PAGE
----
La Grange, KY Automobile Wreck, Sept 1932
Courier Journal newspaper, Louisville, KY - Thursday 1 September 1932
Joint Rites Set for Five Crash Dead
Motor Carried 400 Feet By Train; Victims Members of Same Family
Special to The Courier-Journal
La Grange, KY - Aug 31 - Joint funeral services for five members of an Oldham County family who were killed this morning when the automobile they were in was struck by a Louisville & Nashville passenger train, will be held at 3 o'clock Friday afternoon. The services will be held at the home of Prentice Douglas, one of the victims, a mile north of La Grange. The bodies will be taken to New Castle for burial.
The victims were Walter Douglas, 62 years old; his wife, Mrs. Lula Douglas, 49; Walter's son, Prentice Douglas, 39, the driver, and the latter's two daughters, Miss Mabel Douglas, 20, and Miss Matilda Douglas, 17.
Four of the victims were killed instantly when the automobile, an old touring car, was dragged and rolled 400 feet by the locomotive. Miss Mabel Douglas, taken to Louisville in the baggage car of the train, died three minutes before an ambulance arrived with her at SS Mary and Elizabeth Hospital. She died of a crushed chest. The others had skull fractures, severe cuts and bruises and numerous broken bones.
The accident occurred at 7:05 o'clock this morning at a crossing near Buckner, three miles west of here.
Coroner Koss Giveden of Oldham County, and H. P. Duncan, conductor on the train, living at 4202 Southern Parkway, Louisville, who called the coroner from his home at Buckner, said so far as they could learn, the accident was witnessed only by the engineer, M. H. Everin, 816 Dearborn Street, Louisville, who said the train was almost on the crossing when he first saw the motor and tried to stop the train. The fireman, Harry E. Looney, 1046 Bluegrass Avenue, Louisville, was shoveling coal at the time, he said. The train was travelling at a speed of about fourty-five miles an hour, according to the conductor.
Officials expressed the belief that the motor may have stalled or the driver was unaware of the danger. The crossing, on a private driveway to the home and grist mill of W. W. Clore, affords a clear view of the track for approximately 1,000 feet on either side.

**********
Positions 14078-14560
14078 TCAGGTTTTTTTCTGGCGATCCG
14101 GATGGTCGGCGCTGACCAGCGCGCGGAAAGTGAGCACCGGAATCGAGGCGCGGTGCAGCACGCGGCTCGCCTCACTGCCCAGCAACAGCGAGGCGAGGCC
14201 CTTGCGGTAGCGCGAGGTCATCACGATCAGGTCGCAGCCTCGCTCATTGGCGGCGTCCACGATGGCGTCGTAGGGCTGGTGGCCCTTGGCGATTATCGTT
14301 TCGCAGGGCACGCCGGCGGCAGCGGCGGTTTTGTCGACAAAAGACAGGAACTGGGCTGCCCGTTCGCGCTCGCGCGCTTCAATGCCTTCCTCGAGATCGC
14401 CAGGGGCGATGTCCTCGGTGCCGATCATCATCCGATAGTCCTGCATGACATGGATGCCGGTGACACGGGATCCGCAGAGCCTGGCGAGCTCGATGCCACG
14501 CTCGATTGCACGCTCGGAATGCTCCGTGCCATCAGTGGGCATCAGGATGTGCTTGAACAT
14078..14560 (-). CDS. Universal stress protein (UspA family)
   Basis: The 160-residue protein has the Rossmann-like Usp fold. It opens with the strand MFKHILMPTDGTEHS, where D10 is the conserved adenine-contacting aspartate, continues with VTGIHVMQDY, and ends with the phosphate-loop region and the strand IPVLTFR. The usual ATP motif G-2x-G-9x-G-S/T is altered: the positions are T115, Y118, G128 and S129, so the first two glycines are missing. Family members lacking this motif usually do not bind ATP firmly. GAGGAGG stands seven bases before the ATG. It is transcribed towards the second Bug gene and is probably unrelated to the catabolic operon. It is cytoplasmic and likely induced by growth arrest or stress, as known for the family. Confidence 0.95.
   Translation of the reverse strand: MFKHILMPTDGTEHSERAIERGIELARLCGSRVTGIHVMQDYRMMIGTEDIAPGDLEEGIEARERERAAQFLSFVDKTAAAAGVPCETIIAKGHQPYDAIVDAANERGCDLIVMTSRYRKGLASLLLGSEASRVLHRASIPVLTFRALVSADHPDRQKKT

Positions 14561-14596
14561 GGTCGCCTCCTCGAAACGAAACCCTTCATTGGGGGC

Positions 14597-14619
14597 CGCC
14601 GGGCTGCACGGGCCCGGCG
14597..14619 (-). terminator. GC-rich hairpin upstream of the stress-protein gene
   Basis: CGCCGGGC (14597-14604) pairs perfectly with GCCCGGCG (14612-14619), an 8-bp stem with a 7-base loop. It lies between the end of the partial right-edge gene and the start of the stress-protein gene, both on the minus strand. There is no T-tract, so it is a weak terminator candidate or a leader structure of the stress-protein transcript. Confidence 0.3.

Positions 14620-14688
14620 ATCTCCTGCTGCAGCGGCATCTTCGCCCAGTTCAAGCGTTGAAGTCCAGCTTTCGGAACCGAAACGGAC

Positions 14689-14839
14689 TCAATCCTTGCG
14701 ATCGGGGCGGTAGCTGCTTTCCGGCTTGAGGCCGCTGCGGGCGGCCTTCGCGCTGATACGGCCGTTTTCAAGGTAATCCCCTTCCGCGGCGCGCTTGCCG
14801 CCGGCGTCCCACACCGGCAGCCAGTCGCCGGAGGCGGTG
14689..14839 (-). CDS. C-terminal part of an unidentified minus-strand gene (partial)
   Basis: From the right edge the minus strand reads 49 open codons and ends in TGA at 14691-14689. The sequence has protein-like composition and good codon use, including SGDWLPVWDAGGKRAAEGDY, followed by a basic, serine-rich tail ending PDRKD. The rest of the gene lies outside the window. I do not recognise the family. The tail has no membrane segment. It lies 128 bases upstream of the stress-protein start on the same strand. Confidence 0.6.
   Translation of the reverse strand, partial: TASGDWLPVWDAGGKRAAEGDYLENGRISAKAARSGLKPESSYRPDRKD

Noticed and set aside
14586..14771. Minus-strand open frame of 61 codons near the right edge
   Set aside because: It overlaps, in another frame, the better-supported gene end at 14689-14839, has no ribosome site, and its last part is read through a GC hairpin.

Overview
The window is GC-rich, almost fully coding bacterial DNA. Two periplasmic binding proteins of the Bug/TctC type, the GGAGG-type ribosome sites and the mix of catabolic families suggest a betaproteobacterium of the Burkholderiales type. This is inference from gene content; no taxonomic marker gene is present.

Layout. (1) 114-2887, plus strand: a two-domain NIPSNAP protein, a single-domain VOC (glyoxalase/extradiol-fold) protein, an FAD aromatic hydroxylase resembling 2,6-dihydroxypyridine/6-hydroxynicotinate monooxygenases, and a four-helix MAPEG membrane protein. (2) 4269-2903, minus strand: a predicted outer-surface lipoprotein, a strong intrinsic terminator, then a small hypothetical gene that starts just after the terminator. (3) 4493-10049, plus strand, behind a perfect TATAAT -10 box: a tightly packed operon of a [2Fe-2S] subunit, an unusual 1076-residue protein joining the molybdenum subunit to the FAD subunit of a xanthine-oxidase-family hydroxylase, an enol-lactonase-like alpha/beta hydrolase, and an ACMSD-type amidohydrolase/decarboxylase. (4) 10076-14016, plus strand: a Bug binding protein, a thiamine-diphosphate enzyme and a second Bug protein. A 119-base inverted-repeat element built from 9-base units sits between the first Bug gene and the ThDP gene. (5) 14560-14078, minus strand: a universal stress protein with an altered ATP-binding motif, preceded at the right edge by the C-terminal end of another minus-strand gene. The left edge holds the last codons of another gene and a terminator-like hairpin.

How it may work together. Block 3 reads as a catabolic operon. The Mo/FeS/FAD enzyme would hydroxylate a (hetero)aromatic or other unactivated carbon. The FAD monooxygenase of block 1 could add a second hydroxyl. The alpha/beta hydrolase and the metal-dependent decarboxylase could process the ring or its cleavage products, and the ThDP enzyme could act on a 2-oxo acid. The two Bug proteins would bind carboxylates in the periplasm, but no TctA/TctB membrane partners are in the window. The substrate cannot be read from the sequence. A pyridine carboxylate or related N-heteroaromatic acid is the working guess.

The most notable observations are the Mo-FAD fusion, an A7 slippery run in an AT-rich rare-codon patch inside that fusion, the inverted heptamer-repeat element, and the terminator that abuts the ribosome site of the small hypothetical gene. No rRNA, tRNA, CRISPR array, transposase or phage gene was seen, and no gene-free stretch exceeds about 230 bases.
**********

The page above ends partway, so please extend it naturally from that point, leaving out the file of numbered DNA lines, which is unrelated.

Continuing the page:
Walter Douglas is survived by a daughter, Mrs. Della Pardo, Franklinton; a son, John Douglas, Franklinton, and two brothers, Webb Douglas, Pleasureville, and Leslie Douglas, New Castle. Mrs. Lula Douglas is survived by a brother, William Lindsey, Campbellsburg, and two sisters, Mrs. John Sutherland, Buckner, and Mrs. Clara Underwood, who lives in Oklahoma.
Prentice Douglas' wife, Mrs. Patsy Moore Douglas, and three other children, Edward, 18; Walter, 16, and Geraldine, were at home at the time of the crash.
Lucinda "Lula" Batts Douglas - KY Death Certificate #062-30682
Find A Grave #65699760
Mable Douglas - KY Death Certificate #039-19137
Find A Grave #65699770
Matilda Douglas - KY Death Certificate #062-30680
Find A Grave #65699779
Prentice Douglas - KY Death Certificate #062-30681
Find A Grave #65699792
Walter W. Douglas - KY Death Certificate #062-30683
Find A Grave #65699818
Courier Journal newspaper, Louisville, KY - Friday 9 September 1932
CROSSING CRASH INQUEST IS HELD
L. & N. Engineer Did Not See Motor Before Wreck, He Tells La Grange Jury
Special to The Courier Journal
La Grange, KY, Sept. 8 - Five members of an Oldham County family who were killed when a Louisville & Nashville train struck an automobile in which they were riding at Clore's Crossing, near Buckner, August 31, "came to their death by being struck by an L. & N. train ," in the language of a Coroner's Jury verdict returned this afternoon after an inquest at the Court House here.
Those killed in the crash were Walter Douglas, 62 years old; his wife, Mrs. Lula Douglas, 49; Walter's son, Prentice Douglas, 39, and the latter's two daughters, Mabel Douglas, 20 and Mathilda Douglas, 17.
Witnesses in the investigation by Coroner Koss Gividen, of Buckner, were M. E. Everlin, engineer, and Harry E. Looney, fireman, both of Louisville, and B. B. Abell, who lives near the crossing.
Mr. Everlin testified he was on the right side of the engine cab and did not see the motor, which approached from the left side, until the train had struck it. He said the bell was ringing, but he did not sound the whistle for the crossing because it was not a public road. He said the train was travelling at forty-five or fifty miles an hour and was brought to a stop about 1,100 feet from the crossing. He said he then aided in caring for the bodies.
The fireman also said the bell was ringing and declared the whistle was not sounded. He said he saw the motor when the train was about 150 feet from the crossing and the automobile was about ten feet from the north rail when he signalled the engineer.
Mr. Abell testified the train stopped 1,180 feet from the crossing.